Rev José Mario O Mandía
We have affirmed that man has the power to make informed and intelligent choices – that he is free. St Thomas teaches us, however, that there is one thing in life which we are not free to choose or to reject, something that we necessarily long for. What is that thing? Happiness.
St Thomas writes: “… of necessity, every man desires happiness…. to desire happiness is nothing else than to desire that one’s will be satisfied. And this everyone desires” (cf Summa Theologiae, part I-II, question 5, article 8).
We have seen that freedom springs from our reasoning and our will. What does reason seek? The truth (no one wants to be told lies). What does our will look for? The good. We are restless and anxious until we get to the truth and goodness. Only when we obtain truth and goodness do we attain happiness.
However, earthly truth and created goodness are limited, while our yearnings are not. Therefore, only something unlimited, only something infinite can quench our thirst for truth and goodness.
We have seen that God is infinite Truth and infinite Goodness. Thus, only He can fully satiate our deepest desires. Freedom is, therefore, most perfect when it leads us to God. St Augustine expressed this in his famous prayer in his Confessions (I, 1): “Lord, You have made us for Yourself, and our hearts are restless, until they rest in You!”
But why is it that not many people seem to be looking for God? The answer is that our intellect and our will were wounded (though not corrupted) by original sin. Sin clouds our intellect, it weakens our will. This leads to defective choices.
“As long as freedom has not bound itself definitively to its ultimate good which is God, there is the possibility of choosing between good and evil, and thus of growing in perfection or of failing and sinning” (CCC, 1732).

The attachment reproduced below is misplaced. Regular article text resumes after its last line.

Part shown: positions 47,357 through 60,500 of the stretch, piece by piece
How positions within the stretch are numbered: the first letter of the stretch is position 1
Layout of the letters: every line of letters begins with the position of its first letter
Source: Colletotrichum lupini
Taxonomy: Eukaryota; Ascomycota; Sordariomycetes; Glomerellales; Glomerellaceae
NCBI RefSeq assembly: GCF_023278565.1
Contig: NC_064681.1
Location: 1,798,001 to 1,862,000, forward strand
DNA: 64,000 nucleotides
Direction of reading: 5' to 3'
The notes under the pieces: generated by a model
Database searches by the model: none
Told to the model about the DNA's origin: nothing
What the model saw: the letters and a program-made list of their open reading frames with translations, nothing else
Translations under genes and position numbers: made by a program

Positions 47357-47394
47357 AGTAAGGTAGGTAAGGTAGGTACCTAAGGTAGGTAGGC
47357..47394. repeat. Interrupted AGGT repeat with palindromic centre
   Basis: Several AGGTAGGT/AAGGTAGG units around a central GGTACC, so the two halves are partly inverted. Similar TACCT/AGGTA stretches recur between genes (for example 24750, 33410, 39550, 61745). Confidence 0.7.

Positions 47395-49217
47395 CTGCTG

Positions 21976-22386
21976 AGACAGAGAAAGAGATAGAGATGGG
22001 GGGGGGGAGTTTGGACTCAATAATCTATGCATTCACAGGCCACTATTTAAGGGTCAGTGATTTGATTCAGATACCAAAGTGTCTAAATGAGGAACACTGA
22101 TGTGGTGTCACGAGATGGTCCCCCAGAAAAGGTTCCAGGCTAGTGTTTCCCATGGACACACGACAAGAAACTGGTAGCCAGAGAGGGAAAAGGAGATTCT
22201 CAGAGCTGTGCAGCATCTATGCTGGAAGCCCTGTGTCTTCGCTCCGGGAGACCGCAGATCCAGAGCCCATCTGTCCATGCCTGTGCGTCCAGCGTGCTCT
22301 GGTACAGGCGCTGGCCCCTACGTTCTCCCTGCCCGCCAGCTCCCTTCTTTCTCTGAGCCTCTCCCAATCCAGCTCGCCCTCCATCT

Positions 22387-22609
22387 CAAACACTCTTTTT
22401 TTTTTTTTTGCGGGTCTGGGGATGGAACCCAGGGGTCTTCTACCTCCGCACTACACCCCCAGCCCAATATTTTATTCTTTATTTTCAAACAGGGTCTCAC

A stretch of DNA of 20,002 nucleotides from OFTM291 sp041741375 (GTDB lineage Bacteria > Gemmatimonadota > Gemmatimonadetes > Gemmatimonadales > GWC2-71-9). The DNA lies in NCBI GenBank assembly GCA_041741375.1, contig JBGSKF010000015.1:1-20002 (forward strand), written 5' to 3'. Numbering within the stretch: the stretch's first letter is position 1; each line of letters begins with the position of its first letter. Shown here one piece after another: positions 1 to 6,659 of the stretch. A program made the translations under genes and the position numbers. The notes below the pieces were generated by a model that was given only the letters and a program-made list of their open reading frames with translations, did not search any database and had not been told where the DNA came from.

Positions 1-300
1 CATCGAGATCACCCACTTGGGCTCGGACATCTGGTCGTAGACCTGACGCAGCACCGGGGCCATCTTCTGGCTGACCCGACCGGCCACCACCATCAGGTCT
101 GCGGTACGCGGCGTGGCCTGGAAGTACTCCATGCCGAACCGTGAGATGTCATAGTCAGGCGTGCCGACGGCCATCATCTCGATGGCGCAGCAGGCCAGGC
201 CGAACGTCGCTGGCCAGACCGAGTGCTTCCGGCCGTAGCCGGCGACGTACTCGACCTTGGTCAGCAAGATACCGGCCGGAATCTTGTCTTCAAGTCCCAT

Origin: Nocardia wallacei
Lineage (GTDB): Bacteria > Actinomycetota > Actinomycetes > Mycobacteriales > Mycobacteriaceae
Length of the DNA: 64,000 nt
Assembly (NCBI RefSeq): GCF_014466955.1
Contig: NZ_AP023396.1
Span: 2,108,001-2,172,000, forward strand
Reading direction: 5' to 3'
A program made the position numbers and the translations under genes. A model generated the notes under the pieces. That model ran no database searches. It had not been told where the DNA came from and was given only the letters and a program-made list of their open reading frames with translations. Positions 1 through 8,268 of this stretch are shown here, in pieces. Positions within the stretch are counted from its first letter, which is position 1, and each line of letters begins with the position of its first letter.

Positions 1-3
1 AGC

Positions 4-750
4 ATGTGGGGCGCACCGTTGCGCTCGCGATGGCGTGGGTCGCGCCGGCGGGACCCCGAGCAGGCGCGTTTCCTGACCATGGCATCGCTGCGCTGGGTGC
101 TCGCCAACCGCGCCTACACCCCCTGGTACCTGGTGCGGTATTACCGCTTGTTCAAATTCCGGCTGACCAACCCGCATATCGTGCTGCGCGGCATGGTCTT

“Man’s freedom is limited and fallible. In fact, man failed. He freely sinned. By refusing God’s plan of love, he deceived himself and became a slave to sin” (CCC, 1739). Man misused his freedom.
This is why we require training in the use of freedom. We also need the aid of actual grace, the virtues, and the assistance of the Holy Spirit.
What does that training require? Formation of the intellect and the will. And how can actual grace, virtues, and the Holy Spirit help? Actual graces, human and supernatural virtues and the gifts of the Holy Spirit give light to our intellect and strength to our will: they enhance our freedom and make us capable of wise choices.
This is what the CCC (1734) means when it says, “Progress in virtue, knowledge of the good, and ascesis enhance the mastery of the will over its acts.”
What is “ascesis”? Ascesis, or ascetical struggle, comes from the Greek word “askesis”, which refers to training for a sporting event. This is what St Paul is referring to (1 Corinthians 9:24-27) when he says, “Do you not know that in a race all the runners compete, but only one receives the prize? So run that you may obtain it. Every athlete exercises self-control in all things. They do it to receive a perishable wreath, but we an